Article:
Here’s What It Means If You See Black On Your Nail

It’s not uncommon to see changes in our skin from time to time. Bumps, lumps, and bruises, while often scary, are usually just your skin just going through normal processes. But in some cases, these changes in our skin are more of a warning sign than anything else; they’re our bodies telling us that something is wrong.

This strange bodily change is definitely one of those signs.

Have you ever noticed a black stripe on someone’s fingernail? Maybe you’ve noticed this type of marking develop on your own nail. This ominous-looking sign could have equally as foreboding consequences if this change isn’t looked at by a medical professional.

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Cancerous tissues on the skin, known as melanomas, can develop under the fingernail. Studies have found that this effect happens more often in people of African descent, but it absolutely can happen to anyone, regardless of their race, gender, or anything else.

Found early enough, removal of the nail and the cancerous growth under it is sufficient for solving the problem. Leaving this warning symptom unchecked can cause cancer to metastasize to other organs, which can ultimately result in death.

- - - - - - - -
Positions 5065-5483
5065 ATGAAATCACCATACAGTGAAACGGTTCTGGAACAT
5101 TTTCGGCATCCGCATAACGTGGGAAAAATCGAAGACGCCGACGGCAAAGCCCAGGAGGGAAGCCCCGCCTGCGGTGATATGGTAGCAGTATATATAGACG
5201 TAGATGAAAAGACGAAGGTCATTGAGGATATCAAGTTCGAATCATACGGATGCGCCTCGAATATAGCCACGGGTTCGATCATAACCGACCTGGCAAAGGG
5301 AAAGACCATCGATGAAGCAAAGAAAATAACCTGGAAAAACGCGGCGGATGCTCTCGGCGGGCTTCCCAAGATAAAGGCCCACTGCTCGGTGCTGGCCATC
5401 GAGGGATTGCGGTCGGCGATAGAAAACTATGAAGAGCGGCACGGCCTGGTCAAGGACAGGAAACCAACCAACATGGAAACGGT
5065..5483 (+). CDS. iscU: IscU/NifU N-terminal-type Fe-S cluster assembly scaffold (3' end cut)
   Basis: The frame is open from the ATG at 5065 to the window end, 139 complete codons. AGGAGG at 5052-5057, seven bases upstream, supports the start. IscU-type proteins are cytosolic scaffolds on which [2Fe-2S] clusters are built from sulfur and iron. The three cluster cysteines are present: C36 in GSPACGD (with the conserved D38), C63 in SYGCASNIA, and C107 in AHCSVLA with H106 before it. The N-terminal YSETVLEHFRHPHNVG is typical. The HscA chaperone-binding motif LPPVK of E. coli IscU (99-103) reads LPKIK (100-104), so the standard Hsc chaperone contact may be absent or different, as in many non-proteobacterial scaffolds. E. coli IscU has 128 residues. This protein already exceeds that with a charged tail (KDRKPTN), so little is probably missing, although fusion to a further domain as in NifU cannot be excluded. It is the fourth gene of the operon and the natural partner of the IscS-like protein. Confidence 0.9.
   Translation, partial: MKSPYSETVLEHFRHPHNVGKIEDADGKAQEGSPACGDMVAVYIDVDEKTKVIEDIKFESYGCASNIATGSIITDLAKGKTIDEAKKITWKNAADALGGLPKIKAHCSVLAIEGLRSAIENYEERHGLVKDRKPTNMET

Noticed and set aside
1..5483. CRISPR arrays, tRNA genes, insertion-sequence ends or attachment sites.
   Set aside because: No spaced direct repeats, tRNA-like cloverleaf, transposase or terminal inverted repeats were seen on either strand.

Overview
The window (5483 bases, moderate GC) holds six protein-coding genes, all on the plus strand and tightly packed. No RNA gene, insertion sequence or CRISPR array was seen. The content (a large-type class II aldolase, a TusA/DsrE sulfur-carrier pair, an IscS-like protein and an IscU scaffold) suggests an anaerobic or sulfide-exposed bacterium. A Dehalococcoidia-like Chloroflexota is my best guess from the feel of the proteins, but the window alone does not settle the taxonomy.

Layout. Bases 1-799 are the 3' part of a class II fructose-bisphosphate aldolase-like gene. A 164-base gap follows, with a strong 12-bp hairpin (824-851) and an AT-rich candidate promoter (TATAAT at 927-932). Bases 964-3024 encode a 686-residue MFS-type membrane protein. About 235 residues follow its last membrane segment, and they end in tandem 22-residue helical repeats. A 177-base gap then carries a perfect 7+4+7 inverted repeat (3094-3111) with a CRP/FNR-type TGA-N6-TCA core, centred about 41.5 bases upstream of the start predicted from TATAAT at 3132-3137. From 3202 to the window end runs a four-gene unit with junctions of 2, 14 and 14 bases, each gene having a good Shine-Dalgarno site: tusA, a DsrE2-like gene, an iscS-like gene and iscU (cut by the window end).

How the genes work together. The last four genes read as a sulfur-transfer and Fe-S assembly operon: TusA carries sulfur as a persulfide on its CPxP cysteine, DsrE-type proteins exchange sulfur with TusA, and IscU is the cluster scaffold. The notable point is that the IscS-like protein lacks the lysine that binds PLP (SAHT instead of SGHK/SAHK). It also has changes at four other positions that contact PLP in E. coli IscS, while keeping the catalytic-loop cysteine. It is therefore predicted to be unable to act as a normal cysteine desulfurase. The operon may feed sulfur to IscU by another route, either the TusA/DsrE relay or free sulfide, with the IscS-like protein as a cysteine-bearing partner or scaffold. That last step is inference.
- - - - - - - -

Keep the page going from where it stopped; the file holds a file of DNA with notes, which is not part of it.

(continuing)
Nail cancer isn’t cancer that you typically hear about, but this type of skin cancer shouldn’t be underestimated; nail cancer (or acral cancer) takes thousands of lives a year. A variety of the cancer was even thought to be the form of the disease that ultimately led to the death of a famous reggae singer, Bob Marley.

The most common nails to see this dark stripe under is the thumb, big toe, and index finger. There are also signs that the stripe is more than an under-the-nail bruise, including:

  • If the stripe is very dark
  • If the border of the stripe is blurred
  • If there are changes in an existing stripe
  • If the patient has a family history of cancer

Treatments of this cancer vary on the stage in which it has been caught. If discovered early enough, the nail tissue or nail may only have to be removed. If the cancer is fairly well-developed, the entire tip of the finger may need to be amputated.




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